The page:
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Later on, continual assaults from sour pinatas and the murderous characters known as pesters will also cause you headaches, and – for all the improvements – there are still moments where you simply won't be able to work out what you need to do to solve a certain problem. Generally speaking, however, this is a slightly kinder, gentler, Viva Pinata and all the better for that. And with more toys, more accessories and more garden items than ever before – many themed – it will take you a long, long time before you've exhausted it.
Finally, Live integration is much better this time around. Up to four of you can contribute to a garden at once, with the host controlling which players are allowed to modify the garden and which are only allowed a 'hands off' visit. This can turn online gardening into a bit of a show-and-share experience, as many gardeners are understandably too precious about their efforts to let anyone else have a go, but I could imagine that – were you to find three like-minded, Pinata-loving souls – the collaboration could be quite entertaining. For more competitive types, there are also options to race pinata or put them in beauty contests – and you can do this offline as well if you want a break from the gardening norm. Rare even has one more neat trick up its sleeve. The game comes with a card that, when you put it up to the Xbox Live Vision camera, releases a special bonus item or pinata into the game. You can even use this facility to create and trade custom pinatas with friends (though finding one with a Live Vision camera may be difficult).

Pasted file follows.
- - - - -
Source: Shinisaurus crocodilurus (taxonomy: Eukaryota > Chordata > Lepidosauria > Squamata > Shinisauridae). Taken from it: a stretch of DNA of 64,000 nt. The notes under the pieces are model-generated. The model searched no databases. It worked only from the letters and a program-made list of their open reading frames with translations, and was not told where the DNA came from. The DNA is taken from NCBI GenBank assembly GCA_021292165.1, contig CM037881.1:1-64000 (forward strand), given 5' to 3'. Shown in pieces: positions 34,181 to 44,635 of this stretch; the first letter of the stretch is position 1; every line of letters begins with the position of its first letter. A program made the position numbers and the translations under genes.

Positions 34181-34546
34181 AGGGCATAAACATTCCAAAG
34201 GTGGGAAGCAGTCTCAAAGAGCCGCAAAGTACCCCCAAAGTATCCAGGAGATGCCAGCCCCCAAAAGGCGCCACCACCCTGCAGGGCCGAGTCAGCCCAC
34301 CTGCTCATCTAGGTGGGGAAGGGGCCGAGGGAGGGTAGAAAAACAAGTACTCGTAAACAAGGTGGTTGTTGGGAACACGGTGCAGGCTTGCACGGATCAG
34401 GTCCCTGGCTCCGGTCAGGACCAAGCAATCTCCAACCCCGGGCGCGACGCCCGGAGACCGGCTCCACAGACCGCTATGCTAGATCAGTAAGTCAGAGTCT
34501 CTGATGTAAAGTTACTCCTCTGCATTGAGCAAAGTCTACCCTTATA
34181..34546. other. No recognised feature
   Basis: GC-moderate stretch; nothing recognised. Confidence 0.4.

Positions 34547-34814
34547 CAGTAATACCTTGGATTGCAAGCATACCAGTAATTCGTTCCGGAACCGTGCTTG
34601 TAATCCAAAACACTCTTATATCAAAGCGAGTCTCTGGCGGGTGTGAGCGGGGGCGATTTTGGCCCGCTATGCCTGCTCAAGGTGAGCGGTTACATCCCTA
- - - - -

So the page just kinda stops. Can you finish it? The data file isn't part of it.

All in all, there's still a feeling that the odd control issue and the overall level of complexity in the main game mode has left Rare a hair's breadth from having a classic on its hands, but Trouble in Paradise has certainly got both a broader and a deeper appeal than the original. That it's managed this without spoiling what is still one of the most original and distinctive premises on any modern console format is something to celebrate. Trouble in Paradise might still not convert those allergic to bright colours and cutesy critters, but anyone with more sense will know that this rivals Spore as the great alternative strategy game of the year so far. Frankly, you really don't want to miss out.
Viva Pinata was always a complex strategy game in cutesy guise. Now Trouble in Paradise has softened its edges and made it a more enjoyable game for anyone and everyone to play.
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